Top 10 reasons you SHOULD NOT be a nurse
We’ve been talking a lot about lists lately. Lists on specific types of nurses. Everything from specialty nurses, student nurses, and even a couple lists on being a male nurse (yeah, had to include that one).
But, on the flip side, not everyone can do what we do. In fact there are certain things about our job that should deter nurse-hopefuls from even making the attempt.
So, here is a list of who shouldn’t be a nurse, become a nurse, or even pursue a career in nursing. I call it the ‘Nursing is not for you’ list.
Who should NOT be a nurse:
If you are doing this for the money.
While some areas of the profession get paid very well, others are borderline free-labor.
If you are doing this for the fame.
Just as a nurse about this one. We are the last person to get credit when and where credit is deserved. A very thankless job.
If you faint at the sight of blood.
I see blood more than I see water most shifts.
If you have a sensitive sense of smell.
We nurses can predict our day and describe our day just with one smell. And we experience some of the worst!
If you like sitting down for your job.
While this doesn’t apply to every nurse, any nurse who works on the clinical floor can’t remember when they actually got to sit down during a shift!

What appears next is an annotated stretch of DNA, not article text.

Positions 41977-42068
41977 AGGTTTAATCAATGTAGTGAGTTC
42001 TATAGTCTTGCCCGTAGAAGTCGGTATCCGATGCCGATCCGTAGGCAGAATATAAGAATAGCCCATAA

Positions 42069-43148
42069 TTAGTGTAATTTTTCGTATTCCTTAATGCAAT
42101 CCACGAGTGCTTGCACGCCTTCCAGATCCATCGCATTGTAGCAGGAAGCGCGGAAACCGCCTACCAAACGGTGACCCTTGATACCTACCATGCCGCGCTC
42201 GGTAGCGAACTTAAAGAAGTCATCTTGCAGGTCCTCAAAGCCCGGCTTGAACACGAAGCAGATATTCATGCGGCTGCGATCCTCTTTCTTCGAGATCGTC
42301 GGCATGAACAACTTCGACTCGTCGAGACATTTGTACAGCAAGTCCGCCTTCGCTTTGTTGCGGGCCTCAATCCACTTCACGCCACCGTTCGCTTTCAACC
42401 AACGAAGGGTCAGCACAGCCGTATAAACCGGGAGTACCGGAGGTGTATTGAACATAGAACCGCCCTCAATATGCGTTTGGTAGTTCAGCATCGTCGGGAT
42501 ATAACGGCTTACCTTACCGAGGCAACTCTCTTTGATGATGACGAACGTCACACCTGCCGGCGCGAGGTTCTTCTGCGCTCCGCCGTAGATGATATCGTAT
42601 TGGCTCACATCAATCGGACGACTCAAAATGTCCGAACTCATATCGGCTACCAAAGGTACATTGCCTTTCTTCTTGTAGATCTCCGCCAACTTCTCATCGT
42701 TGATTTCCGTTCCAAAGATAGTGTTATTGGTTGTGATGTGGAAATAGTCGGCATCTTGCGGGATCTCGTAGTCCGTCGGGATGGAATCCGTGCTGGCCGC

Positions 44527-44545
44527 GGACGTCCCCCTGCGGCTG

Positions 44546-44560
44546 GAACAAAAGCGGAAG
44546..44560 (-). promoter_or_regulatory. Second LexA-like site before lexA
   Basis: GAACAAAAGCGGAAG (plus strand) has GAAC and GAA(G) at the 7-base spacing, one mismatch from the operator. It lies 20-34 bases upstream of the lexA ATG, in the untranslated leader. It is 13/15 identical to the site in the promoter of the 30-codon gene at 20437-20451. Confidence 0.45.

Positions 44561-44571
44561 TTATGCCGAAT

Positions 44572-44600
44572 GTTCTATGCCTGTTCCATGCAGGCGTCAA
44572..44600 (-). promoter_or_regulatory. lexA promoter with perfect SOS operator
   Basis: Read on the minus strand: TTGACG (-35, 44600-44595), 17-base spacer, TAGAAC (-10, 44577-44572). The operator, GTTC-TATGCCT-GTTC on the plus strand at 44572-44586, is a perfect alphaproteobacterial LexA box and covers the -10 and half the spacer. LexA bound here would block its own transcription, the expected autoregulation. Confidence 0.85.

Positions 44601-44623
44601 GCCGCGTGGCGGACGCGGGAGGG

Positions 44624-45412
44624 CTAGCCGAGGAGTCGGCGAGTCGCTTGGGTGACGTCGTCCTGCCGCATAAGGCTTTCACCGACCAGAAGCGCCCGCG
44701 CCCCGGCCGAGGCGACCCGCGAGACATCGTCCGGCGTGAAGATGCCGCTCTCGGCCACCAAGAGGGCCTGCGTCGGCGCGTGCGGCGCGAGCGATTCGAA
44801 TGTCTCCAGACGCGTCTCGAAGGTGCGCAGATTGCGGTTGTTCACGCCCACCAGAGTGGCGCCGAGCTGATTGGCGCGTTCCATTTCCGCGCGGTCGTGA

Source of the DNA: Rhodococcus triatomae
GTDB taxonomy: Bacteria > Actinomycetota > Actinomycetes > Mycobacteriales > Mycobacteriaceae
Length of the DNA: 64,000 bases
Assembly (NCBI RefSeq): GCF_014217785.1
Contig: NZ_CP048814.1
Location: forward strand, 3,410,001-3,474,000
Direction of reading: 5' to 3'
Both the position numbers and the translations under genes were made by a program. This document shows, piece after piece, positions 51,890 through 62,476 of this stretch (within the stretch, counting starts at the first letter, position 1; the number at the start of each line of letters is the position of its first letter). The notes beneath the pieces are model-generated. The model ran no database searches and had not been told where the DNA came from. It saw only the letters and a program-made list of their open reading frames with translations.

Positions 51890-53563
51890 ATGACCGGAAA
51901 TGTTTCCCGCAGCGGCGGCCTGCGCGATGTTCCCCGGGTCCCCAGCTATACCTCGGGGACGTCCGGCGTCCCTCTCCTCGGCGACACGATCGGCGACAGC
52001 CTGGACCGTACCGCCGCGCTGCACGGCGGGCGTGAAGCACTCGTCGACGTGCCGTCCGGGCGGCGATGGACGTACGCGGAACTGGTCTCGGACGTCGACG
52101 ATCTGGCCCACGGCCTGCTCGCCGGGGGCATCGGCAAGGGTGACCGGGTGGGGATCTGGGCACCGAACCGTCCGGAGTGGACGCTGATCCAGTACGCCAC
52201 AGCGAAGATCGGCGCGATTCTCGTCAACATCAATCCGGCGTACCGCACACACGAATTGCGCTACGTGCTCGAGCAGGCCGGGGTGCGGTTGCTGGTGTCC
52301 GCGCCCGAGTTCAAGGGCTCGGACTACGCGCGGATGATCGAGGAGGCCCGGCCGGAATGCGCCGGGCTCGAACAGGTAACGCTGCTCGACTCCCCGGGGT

If you have a small bladder or cannot hold your water.
This ranks right up there with sitting down.
If you don’t like change.
It truly is the only constant thing in our profession. I’ve only been doing this for just shy of a decade and wow. So many things have changed and are changing. Some simple, and some much more complex.
If you don’t like continuing education and/or continually learning.
This is part of being a health care professional. You need to keep your knowledge and skill level at par with the innovation curve. If you don’t you risk harming those you care for.
If you don’t have good personal skills (people skills).
You need to be socially competent in order to provide the very best care possible. Skill and knowledge will only get you so far.
Finally, saving the best for last. If you don’t know how to care about your care.
Caring about your care is not something that can ever be taught or learned. You either have it, or you don’t. It’s that simple.
There you have it, a list that has equal parts humor and professionalism.
So, should you be a nurse?
Sean Dent is a second-degree nurse who has worked in telemetry, orthopedics, surgical services, oncology and at times as a travel nurse. He is a CCRN certified critical care nurse where he's worked in cardiac, surgical as well as trauma intensive care nursing.
After five years practicing as an RN, Sean pursued and attained his Masters of Science in Nursing. Sean currently practices as a Board Certified Acute Care Nurse Practitioner (ACNP-BC) in a Shock Trauma urban teaching hospital.
He has been in healthcare for almost 20 years. He originally received a bachelor's degree in Exercise and Sport Science where he worked as a Certified Athletic Trainer (ATC).
By Sean Dent